The Harriett & Ben Teitel Apartments in Oak Park also are undergoing renovations that include more communal space and a community garden. Low-income tax credits are also being used to finance these improvements, which include converting bathtubs to showers and various cosmetic updates.

Meer Apartments in West Bloomfield soon will be getting a $1 million facelift that includes a complete renovation of the dining room, lobby and other common areas. This project will be funded by refinancing the existing mortgage, according to Lester.

New Dining Program

Matthew LesterIf Jews are passionate about anything, it is their food, and providing kosher meals that meet the nutritional needs and gastronomical tastes of such a large and discerning group has been an ongoing challenge.

After decades of using a variety of catering companies and food service providers, JSL instituted a major change last spring by taking over the operation of the dining program.

This involved hiring more than 100 new employees, including a director of dining services, several chefs, waitresses and other kitchen staff.

The change has received mixed reviews from the tenants. Some voiced complaints about small portions; others say they have gone back to their apartments to make oatmeal or frozen waffles because they could not eat what was served for dinner.

“I came here so I wouldn’t have to cook,” said one resident. “Now I’m sorry because what I cooked was better than I have here.”

Other residents say the food has improved since JSL took over the operation. Administrators acknowledge that food is a matter of taste and preference and that as people age their taste buds change.

From a management standpoint, Lester said moving the food service program in-house has resulted in lower costs, more menu variety, and less waste and spoilage. He said the administration wants to be sensitive to the complaints and opinions of the residents, who have the opportunity to participate in dining committee meetings with the food services director.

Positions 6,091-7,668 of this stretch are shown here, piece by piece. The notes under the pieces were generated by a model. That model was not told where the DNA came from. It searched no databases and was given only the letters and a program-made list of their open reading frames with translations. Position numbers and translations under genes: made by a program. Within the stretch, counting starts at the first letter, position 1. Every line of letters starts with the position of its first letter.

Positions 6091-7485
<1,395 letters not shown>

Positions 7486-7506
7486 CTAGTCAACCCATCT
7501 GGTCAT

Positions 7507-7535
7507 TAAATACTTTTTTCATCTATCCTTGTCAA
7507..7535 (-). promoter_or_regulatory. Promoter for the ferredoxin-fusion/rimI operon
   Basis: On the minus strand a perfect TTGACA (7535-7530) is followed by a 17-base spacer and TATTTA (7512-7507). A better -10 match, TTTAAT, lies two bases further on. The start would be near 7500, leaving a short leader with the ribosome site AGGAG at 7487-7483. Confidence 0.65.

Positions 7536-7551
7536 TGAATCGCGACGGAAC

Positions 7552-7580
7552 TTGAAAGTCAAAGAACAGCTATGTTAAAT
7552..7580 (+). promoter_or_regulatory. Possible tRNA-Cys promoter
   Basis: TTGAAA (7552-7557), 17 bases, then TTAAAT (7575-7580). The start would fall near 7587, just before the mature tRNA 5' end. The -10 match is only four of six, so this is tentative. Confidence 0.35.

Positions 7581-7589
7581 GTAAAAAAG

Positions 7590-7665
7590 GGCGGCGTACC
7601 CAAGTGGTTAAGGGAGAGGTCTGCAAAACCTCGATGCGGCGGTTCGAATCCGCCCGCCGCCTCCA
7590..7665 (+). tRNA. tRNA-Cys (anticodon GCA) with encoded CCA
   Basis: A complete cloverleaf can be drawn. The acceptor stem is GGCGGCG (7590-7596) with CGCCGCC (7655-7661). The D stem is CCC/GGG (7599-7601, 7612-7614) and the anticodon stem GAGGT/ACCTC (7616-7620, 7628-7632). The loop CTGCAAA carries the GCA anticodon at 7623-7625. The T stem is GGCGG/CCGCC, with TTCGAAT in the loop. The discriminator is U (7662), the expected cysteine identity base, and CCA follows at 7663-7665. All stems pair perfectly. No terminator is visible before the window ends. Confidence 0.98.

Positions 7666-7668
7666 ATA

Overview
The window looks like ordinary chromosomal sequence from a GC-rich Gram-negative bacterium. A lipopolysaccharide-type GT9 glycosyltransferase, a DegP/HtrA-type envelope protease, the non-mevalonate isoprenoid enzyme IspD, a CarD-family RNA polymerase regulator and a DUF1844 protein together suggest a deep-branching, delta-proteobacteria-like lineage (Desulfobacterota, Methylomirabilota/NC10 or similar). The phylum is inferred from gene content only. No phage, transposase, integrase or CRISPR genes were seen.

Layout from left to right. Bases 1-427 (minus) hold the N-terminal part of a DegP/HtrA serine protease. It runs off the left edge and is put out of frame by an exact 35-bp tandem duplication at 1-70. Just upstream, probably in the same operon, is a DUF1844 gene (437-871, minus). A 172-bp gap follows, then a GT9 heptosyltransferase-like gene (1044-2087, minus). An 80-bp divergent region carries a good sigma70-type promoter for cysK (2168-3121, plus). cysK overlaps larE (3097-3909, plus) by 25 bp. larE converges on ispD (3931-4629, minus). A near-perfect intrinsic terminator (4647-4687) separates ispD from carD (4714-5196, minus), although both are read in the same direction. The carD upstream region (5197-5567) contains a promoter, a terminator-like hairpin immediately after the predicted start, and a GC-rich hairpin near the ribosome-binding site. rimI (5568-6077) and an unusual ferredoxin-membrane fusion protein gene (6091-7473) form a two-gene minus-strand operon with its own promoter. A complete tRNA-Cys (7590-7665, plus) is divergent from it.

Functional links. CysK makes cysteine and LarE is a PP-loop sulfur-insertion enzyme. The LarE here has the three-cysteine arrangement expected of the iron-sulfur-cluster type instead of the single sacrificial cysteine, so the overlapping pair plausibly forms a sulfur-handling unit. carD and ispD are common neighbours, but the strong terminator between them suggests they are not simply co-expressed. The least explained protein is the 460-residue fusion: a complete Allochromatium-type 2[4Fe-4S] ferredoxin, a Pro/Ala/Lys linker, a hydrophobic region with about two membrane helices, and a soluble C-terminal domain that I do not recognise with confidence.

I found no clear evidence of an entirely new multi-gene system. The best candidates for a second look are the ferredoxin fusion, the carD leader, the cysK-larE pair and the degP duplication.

JSL launched Village in the Woods, an organization to help people age in place in the Huntington Woods area. Upfal said staff is looking at changes that might include providing more meals during the week or offering light lunch options, such as soups and sandwiches. Currently, most of the dining rooms serve dinner Monday through Friday; three daily meals are served at the Fleischman Residence/Blumberg Plaza in West Bloomfield and at the Margot and Warren Coville Assisted Living Apartments in Oak Park.

While it would certainly be less expensive to provide non-kosher food to such a large number of residents, the leadership of JSL has no plans to pursue that option.

“Serving kosher food is very important to who we are; it’s part of our ‘Yiddishkeit,’” Rosenberg said.

Keeping Active

The many activities, discussion groups, speakers and other programs received high praise from residents across the board. A recent town hall-style meeting with U.S. Rep. Gary Peters, D-Mich., drew more than 150 people. A grant from the Jewish Women’s Foundation enabled JSL to offer a book club, led by a professional facilitator, in Oak Park and West Bloomfield. A film club is next on the agenda.

“They want to be active, hear new speakers, learn new things,” Upfal said.

Residents voiced appreciation for the staff social workers and the “live-ins,” on-site aides who provide assistance when needed.

“They don’t walk, they run [when a resident requires help],” said a Meer resident.


With such a large elderly population, it is to be expected that other senior living options have joined the marketplace. In addition to senior facilities such as Trowbridge and Heritage, both in Southfield, and Fox Run in Novi, the most well-appointed “new kid on the block” is All Seasons, a new apartment residence less than a mile away from the Meer and Hechtman buildings in West Bloomfield.